Pokémon Go was one of the first games to use augmented-reality technology when it was introduced in July 2016. Before long, 28.5 million users were roaming the streets at odd hours, eyes glued to their smartphones, even stumbling into unexpected places.

Pokémon Sleep, by contrast, will track sleep patterns and change the game based on how long the user sleeps, and what time he or she wakes up. The game will be developed with Niantic, the maker of Pokémon Go, and the game design firm Select Button.

Part of the motivation behind the new game is the need for a good night's sleep.
The companies involved in making the game released few details of how exactly sleep would be rewarded. Nintendo America, which owns part of the Pokémon franchise, will produce a separate sleep-tracking device called the Pokémon Go Plus+. When tucked beneath the user's pillow, it would send sleep data to a smartphone via Bluetooth.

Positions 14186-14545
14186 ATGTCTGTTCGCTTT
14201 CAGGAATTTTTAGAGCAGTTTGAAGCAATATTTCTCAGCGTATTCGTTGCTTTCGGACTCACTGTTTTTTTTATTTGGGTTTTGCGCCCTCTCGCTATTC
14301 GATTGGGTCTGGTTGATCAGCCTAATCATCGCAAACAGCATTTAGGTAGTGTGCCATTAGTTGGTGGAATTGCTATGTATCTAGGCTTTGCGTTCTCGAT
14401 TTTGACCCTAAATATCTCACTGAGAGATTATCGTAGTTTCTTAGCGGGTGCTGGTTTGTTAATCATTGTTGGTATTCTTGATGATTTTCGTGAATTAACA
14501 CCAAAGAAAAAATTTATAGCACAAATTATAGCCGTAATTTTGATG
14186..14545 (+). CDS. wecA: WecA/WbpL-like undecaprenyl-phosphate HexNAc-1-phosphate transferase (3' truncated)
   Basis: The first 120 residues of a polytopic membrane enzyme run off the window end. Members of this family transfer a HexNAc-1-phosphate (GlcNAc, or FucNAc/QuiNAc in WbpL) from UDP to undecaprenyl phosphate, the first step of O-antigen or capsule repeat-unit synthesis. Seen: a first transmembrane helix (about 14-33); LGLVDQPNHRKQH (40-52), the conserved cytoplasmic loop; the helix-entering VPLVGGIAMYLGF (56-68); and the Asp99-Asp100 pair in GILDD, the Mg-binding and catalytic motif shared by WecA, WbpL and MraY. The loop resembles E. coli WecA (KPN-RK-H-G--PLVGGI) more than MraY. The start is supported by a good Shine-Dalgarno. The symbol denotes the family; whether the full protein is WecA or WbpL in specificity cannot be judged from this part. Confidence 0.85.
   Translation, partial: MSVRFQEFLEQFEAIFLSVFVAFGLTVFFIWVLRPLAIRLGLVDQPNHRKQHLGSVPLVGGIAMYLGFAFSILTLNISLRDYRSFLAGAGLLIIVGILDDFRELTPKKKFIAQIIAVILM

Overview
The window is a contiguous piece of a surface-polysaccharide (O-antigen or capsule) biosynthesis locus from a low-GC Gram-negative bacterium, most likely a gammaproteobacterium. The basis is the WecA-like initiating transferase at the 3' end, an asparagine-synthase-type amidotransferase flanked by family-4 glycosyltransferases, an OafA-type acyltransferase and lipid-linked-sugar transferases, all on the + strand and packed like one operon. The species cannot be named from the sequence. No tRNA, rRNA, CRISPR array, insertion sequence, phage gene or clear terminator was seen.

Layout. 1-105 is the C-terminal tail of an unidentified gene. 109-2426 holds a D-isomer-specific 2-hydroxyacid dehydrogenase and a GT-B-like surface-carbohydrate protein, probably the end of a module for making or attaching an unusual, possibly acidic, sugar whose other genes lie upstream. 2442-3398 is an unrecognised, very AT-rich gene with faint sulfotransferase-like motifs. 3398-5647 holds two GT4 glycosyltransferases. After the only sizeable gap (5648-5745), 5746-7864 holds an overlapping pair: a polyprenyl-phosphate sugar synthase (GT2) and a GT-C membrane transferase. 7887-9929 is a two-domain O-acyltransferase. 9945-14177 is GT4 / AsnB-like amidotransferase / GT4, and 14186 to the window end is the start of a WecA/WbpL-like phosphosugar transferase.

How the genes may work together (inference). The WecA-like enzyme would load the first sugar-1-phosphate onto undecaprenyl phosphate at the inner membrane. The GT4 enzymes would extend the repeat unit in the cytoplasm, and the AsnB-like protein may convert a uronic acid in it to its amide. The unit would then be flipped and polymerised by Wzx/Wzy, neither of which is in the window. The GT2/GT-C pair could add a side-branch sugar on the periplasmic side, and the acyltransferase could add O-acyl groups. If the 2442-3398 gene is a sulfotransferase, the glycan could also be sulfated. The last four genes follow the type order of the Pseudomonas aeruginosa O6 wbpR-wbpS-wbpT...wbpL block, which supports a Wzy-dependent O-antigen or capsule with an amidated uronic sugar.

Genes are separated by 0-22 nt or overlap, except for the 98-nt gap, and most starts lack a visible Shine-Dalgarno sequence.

Pokémon Go created a worldwide obsession when it was introduced three years ago, but within five months the app had lost more than 80 percent of its active users, according to comScore, an American company that tracks media analytics.

Pokémon wants to captivate users again, awake or otherwise.

"Everyone spends a large part of their lives sleeping, and turning that into entertainment is our next challenge," Tsunekazu Ishihara, Pokémon's chief executive.
But while Pokémon Sleep may become a hit, won't most users would probably lose interest eventually, as they did with Pokémon Go?.

Many fitness trackers, smartwatches and even smartphones already track sleep patterns, and most at an even more sophisticated level than what Pokémon Sleep seems to be doing. Users might be turned off by having to buy the external sleep-tracking device for additional features.